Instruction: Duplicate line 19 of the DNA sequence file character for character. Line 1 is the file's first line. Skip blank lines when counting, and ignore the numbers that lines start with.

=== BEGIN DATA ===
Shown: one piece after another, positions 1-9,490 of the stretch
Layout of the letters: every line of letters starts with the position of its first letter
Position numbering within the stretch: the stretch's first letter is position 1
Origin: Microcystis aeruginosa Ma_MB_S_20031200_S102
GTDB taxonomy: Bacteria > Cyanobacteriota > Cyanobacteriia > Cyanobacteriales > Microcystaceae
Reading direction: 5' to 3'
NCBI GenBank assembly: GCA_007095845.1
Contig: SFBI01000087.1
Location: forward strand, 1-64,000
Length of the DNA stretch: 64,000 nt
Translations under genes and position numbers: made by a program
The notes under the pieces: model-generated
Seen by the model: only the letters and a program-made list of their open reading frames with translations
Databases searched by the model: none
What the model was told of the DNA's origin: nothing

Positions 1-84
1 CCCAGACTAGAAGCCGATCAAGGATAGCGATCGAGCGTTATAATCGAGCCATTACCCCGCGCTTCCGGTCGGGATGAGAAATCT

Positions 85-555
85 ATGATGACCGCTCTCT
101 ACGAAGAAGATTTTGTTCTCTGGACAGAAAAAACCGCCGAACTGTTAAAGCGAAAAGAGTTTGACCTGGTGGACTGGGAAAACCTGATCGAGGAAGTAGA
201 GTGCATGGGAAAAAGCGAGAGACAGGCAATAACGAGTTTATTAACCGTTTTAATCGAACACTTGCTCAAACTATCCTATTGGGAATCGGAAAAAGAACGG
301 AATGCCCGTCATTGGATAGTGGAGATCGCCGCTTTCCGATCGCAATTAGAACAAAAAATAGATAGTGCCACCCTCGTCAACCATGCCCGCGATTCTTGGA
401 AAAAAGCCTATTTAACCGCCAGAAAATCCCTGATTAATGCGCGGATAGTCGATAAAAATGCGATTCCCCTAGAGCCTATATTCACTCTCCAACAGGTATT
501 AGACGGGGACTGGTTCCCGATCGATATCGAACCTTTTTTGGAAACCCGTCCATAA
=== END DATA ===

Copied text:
85 ATGATGACCGCTCTCT